Item Code: MG51
Watercolor on Paper
13.8 inches X 18.5 inches
Price: $355.00 Shipping Free - 4 to 6 days
In this portrait, Shahjahan looks exactly as he looked in his authentic contemporary portraits except that his face is a little slenderer and turban reveals Jahangiri touch. His father, Jahangir, had developed a style of turban different from that of his father Akbar. So had Shahjahan, but here in this portrait, his turban blends in its style, though not much, the style of his father's turban. In Shahjahan's contemporary art, this style of equestrian portraits horse with the dramatically raised forelegs and with a wide-flinging tail, portrayed figure carrying a long lance, and a quiver full of arrows attached to the saddle, and the like, was quite common. This portrait of Shahjahan corresponds exactly to a similarly rendered and historically quite significant portrait of one of the Mughal nobles Shayista Khan of around 1640. In his portrait, Shayista Khan has the reins of the horse in his left hand and the lance in the right, which was the usual mode of carrying them. On the contrary, Shahjahan has the reins in the right hand and the lance in left. The sword is also tied on his right side. One of his most authentic portraits of 1616-17, rendering him at his 25 year age, in the National Museum, New Delhi, signed and authenticated by Shahjahan himself, represents him as holding his characteristic jewel in his left hand. All these aspects suggest that Shahjahan was probably a left-hander.
Shahjahan, born in 1592 by a Rajput princess of Marwar, was the third son of Jahangir. His name, before he enthroned as Shahjahan, was Khurram Shihab al-Din Muhammad. As the fifth Mughal emperor of Hindustan, he ruled from 1628 to 1657. In 1657, he was overthrown by his own power-greedy son Aurangzeb and was put under arrest at the Musammam Burj in the Agra fort to pass the rest of his life in misery and humiliation. Ironically, this Musammam Burj and other marble pavilions at Agra fort were Shahjahan's own creation. Here, the creator of Tajmahal, with Tajmahal fading away in his eyes, though the memories of his beloved wife still hovering in his mind, breathed his last with no one to shed a tear on his corpse, except his daughter Jahanara who had preferred a sick lonely father's prison cell rather than a cruel brother's palatial magnificence and luxuries.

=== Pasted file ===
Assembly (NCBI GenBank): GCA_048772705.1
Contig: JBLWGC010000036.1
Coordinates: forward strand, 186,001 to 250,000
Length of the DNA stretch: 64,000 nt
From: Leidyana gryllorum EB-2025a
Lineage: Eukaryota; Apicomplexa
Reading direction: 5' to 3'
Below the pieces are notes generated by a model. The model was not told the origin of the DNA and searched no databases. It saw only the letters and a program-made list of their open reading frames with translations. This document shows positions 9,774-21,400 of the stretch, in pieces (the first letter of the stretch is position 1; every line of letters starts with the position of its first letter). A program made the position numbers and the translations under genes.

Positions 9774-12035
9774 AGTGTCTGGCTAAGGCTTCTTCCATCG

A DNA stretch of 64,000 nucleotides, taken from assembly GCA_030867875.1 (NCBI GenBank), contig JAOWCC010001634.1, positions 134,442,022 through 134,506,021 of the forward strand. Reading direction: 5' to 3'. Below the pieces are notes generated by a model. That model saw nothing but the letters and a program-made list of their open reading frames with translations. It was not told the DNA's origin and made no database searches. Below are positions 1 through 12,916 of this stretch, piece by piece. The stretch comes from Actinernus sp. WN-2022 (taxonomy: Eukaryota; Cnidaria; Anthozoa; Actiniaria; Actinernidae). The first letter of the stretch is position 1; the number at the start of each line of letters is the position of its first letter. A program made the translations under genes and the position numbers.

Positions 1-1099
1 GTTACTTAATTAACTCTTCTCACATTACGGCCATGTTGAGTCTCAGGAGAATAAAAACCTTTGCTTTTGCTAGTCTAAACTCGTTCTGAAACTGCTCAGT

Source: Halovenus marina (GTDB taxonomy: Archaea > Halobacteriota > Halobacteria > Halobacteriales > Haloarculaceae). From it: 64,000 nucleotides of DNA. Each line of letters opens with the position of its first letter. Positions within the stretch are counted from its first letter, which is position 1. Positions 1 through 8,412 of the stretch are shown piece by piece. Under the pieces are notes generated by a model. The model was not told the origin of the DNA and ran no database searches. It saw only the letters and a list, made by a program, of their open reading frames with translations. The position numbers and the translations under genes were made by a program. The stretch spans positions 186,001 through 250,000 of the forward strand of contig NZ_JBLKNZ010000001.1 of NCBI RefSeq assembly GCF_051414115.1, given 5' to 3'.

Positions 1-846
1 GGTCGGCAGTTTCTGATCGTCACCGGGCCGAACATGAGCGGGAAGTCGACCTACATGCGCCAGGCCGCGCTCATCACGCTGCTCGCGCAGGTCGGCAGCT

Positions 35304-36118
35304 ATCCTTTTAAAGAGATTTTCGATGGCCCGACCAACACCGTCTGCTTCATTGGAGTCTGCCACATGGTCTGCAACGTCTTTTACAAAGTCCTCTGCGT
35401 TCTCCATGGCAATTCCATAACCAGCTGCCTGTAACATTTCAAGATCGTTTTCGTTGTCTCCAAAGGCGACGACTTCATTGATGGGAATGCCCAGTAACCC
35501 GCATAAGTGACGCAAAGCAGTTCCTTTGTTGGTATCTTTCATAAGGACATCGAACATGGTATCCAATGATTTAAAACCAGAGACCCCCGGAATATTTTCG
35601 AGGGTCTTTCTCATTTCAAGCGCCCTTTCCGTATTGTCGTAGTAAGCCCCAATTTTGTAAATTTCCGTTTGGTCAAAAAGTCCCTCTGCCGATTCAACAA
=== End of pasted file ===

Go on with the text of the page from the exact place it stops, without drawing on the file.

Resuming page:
The most glaring aspect of his life was his love for his wife Arjumand Banu Begum who he had married when he was just twenty. After marriage, she was re-named as Mumataj Mahal glory of the palace. Creativity was his other passion, and architecture, the foremost in it. A highly cultured Shahjahan led the Mughal Empire to its all-time cultural heights. When in 1631, Mumataj passed away, his two passions one for her and the other for architecture, combined and one of world's greatest monuments Tajmahal was born.
This description by Prof. P.C. Jain and Dr Daljeet. Prof. Jain specializes on the aesthetics of ancient Indian literature. Dr Daljeet is the chief curator of the Visual Arts Gallery at the National Museum of India, New Delhi. They have both collaborated on numerous books on Indian art and culture.